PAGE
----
Rolling out the red carpet for the world’s most popular living Catholic
Millions of Americans gave Pope Francis a most enthusiastic welcome. The Philadelphia Inquirer printed pages of ads from companies and organizations that jumped onto the Pope mobile, including the Pennsylvania Catholic Daughters of the Americas. Given the Pope’s Italian heritage, Philadelphia’s Italian companies lined up to greet him, including Sam’s Italian Market, squeezing the Pope’s name between their special offers—cannoli, Italiano antipasto, lasagna, and to make him feel truly welcome in Philly, their hoagie trays.
Put bluntly, some businesses were hoping for big, holy windfall profits. However, not every organization was thinking on how to cash in on the world’s most popular living Catholic arriving in the US, for example, the Gift of Life took out an ad with a quote by the Pope: “Organ donation is a testimony of love for our neighbor.” Even non-Catholics, like the Episcopalians, offered the Pope a “heartfelt welcome to the City of Brotherly Love.” Perhaps the most serious welcome came from the Armenian community of greater Philadelphia who took out a whole page ad with a “Thank you Pope Francis for recognizing the Armenian genocide.”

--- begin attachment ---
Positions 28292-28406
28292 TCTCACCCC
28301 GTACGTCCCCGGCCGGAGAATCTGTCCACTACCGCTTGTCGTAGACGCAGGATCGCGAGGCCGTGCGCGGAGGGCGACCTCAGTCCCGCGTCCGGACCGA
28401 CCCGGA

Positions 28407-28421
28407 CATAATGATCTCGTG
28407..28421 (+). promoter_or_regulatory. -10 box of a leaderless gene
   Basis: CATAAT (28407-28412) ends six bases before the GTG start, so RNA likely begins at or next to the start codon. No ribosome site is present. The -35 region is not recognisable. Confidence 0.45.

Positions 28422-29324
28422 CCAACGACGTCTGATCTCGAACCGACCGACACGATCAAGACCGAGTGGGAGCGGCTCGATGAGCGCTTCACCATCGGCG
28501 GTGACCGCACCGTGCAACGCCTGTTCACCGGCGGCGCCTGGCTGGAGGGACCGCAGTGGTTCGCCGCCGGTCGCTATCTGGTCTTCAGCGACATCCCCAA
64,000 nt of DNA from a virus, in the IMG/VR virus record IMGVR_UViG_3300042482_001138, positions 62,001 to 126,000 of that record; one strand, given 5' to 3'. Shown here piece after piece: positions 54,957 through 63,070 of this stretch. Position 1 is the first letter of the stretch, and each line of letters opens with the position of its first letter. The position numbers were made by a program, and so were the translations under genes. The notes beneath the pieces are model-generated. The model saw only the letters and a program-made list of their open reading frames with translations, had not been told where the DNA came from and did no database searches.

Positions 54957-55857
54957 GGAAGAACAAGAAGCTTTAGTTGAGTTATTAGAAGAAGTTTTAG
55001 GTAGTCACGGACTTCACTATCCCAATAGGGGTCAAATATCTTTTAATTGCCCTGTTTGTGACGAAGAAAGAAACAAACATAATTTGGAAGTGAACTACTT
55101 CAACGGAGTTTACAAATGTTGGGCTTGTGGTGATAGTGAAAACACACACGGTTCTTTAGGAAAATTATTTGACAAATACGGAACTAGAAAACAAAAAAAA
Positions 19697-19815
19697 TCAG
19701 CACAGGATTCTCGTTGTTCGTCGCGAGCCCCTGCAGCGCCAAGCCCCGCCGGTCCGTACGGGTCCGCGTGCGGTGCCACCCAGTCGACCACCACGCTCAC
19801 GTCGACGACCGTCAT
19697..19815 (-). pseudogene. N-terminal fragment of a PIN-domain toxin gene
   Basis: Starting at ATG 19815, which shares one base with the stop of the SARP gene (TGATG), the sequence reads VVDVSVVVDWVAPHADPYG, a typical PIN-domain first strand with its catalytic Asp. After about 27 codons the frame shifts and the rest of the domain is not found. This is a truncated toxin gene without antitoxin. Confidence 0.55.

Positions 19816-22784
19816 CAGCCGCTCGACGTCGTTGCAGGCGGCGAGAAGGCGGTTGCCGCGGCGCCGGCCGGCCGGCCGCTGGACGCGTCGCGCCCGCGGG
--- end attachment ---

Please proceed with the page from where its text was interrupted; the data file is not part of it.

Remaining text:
Philadelphia Archbishop blocks LGBT events during the Pope’s visit
In spite of the great respect for Pope Francis and his visionary new approach, it became clear that the Catholic hierarchy is still keeping many doors shut. According to Religion News Service, “Philadelphia Archbishop Charles Chaput barred LGBT Catholics from holding a workshop at a Catholic parish near the event” (Sept. 25, 2015).
Similarly, the program in the index of the huge World Meeting of Families convention in Philadelphia did not list any films for LGBT Catholics, except Desire of the Everlasting Hills, which promotes an asexual life for gays and lesbians. The Catholic conference featured only one LGBT session, given by Ron Belgau, a celibate gay man and his mother.Thousands of people showed up for this event, but without explanations, several thousand people were told that they had to leave the large hall and, instead, go to “another room capable of seating only about 1,000. Hundreds of others were turned away, the doors shut on them by convention center officials citing fire code regulations” (Religion News Service). So far, the organizers of The World Meeting of Families have not provided an explanation for the sudden change of venue that blocked many hundreds of visitors.